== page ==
Acute otitis media with spontaneous tympanic membrane perforation

N. Principi, P. Marchisio, C. Rosazza, C. S. Sciarrabba, S. Esposito

Research output: Contribution to journalArticle

Abstract

The principal aim of this review is to present the current knowledge regarding acute otitis media (AOM) with spontaneous tympanic membrane perforation (STMP) and to address the question of whether AOM with STMP is a disease with specific characteristics or a severe case of AOM. PubMed was used to search for all studies published over the past 15 years using the key words “acute otitis media” and “othorrea” or “spontaneous tympanic membrane perforation”. More than 250 articles were found, but only those published in English and providing data on aspects related to perforation of infectious origin were considered. Early Streptococcus pneumoniae infection due to invasive pneumococcal strains, in addition to coinfections and biofilm production due mainly to non-typeable Haemophilus influenzae, seem to be precursors of STMP. However, it is unclear why some children have several STMP episodes during the first years of life that resolve without complications in adulthood, whereas other children develop chronic suppurative otitis media. Although specific aetiological agents appear to be associated with an increased risk of AOM with STMP, further studies are needed to determine whether AOM with STMP is a distinct disease with specific aetiological, clinical and prognostic characteristics or a more severe case of AOM than the cases that occur without STMP. Finally, it is important to identify preventive methods that are useful not only in otitis-prone children with uncomplicated AOM, but also in children with recurrent AOM and those who experience several episodes with STMP.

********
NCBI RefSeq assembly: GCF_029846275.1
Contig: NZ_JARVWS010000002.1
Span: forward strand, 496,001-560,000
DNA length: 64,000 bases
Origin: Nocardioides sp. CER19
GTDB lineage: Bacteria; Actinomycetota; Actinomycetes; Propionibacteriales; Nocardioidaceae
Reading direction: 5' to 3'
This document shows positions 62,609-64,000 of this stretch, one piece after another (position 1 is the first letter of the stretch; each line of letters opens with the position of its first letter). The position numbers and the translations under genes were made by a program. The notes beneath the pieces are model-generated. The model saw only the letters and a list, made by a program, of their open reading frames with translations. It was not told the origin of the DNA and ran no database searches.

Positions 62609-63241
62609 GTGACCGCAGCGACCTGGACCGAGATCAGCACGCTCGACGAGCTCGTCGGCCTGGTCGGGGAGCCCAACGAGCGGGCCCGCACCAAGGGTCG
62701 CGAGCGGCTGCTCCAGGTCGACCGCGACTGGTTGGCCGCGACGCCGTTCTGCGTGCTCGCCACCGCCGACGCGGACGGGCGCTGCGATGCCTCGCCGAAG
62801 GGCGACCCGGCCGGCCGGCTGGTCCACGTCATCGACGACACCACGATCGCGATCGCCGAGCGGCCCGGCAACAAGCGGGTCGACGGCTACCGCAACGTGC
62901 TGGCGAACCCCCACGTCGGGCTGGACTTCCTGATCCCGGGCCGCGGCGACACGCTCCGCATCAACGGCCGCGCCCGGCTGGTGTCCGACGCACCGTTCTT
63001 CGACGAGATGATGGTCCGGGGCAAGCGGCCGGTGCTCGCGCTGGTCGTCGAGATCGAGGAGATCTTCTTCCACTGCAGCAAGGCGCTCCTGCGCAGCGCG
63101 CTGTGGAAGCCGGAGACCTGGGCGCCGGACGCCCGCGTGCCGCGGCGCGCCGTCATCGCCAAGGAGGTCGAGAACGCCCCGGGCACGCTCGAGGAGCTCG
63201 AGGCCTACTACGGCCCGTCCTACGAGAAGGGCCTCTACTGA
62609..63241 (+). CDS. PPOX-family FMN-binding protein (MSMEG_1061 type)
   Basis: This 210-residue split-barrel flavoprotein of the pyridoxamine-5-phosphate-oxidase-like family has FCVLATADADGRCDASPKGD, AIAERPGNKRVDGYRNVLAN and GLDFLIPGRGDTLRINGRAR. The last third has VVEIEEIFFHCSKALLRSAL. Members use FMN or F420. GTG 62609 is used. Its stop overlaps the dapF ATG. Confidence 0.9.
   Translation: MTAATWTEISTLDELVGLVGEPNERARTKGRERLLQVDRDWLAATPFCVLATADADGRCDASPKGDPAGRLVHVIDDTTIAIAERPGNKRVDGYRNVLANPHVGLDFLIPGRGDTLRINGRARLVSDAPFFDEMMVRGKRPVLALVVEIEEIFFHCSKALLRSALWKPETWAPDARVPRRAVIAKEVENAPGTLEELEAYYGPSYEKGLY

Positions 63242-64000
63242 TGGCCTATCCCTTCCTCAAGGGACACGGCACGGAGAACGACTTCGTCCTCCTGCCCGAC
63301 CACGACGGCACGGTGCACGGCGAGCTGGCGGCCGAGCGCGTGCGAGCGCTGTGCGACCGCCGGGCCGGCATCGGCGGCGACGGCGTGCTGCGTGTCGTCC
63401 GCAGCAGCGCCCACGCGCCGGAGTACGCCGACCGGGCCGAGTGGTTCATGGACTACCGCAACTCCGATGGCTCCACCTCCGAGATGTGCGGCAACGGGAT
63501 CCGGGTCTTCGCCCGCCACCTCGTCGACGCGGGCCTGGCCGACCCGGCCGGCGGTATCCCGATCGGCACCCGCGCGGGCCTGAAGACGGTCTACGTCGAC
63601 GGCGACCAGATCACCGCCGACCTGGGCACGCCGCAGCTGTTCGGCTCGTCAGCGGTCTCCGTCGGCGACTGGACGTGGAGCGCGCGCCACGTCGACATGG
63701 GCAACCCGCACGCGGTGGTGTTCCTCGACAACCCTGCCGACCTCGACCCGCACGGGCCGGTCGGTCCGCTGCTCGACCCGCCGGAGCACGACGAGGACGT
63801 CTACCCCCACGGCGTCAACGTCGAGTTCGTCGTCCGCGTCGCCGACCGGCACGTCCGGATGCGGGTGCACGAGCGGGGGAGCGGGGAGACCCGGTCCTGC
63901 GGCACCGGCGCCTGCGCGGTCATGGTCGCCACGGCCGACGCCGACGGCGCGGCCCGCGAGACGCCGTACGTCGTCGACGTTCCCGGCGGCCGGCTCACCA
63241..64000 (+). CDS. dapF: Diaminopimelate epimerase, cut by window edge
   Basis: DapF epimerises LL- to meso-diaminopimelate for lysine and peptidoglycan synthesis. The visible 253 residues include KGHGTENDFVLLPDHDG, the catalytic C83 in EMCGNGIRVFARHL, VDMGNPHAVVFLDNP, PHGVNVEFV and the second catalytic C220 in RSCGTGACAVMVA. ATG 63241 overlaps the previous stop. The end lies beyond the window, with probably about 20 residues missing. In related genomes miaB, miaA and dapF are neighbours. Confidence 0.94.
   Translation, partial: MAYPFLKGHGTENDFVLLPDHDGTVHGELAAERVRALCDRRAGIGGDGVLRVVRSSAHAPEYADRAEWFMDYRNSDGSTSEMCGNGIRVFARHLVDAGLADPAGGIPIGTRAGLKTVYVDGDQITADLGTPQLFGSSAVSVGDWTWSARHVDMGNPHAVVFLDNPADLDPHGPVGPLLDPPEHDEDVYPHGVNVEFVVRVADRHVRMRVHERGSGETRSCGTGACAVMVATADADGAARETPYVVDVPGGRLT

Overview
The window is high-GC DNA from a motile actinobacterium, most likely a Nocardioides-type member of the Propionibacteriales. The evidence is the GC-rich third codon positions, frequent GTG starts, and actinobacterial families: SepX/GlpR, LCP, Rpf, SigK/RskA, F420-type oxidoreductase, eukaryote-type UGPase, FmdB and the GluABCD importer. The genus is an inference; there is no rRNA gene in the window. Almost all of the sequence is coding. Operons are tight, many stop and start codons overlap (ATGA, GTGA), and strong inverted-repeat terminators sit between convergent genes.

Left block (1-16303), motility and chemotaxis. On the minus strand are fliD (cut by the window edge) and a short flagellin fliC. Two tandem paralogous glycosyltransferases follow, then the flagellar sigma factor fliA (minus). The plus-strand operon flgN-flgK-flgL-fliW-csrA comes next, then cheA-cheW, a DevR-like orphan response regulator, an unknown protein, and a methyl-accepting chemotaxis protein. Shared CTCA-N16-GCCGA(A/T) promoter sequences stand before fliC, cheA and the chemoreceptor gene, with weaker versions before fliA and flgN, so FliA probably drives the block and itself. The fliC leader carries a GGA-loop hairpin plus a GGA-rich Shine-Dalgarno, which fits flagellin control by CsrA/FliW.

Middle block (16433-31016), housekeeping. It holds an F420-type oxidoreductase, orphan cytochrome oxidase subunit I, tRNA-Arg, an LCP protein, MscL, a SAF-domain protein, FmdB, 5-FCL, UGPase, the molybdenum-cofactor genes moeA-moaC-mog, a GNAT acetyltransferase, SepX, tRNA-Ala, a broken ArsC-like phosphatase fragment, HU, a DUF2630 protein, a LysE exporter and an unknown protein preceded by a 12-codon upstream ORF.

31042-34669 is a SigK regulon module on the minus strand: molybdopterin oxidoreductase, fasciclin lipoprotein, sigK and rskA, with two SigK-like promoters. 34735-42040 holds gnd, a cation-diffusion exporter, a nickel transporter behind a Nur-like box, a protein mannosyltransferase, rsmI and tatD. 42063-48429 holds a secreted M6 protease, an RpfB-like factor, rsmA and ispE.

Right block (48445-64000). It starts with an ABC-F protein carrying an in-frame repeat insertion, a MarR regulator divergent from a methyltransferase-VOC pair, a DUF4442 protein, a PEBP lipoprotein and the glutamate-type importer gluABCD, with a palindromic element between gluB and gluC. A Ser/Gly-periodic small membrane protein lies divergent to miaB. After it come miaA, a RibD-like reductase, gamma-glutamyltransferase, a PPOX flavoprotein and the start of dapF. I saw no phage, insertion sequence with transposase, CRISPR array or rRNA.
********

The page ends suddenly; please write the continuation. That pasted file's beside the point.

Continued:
Original languageEnglish
Pages (from-to)11-18
Number of pages8
JournalEuropean Journal of Clinical Microbiology and Infectious Diseases
Volume36
Issue number1
DOIs
Publication statusPublished - 2017

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ASJC Scopus subject areas

  • Microbiology (medical)
  • Infectious Diseases

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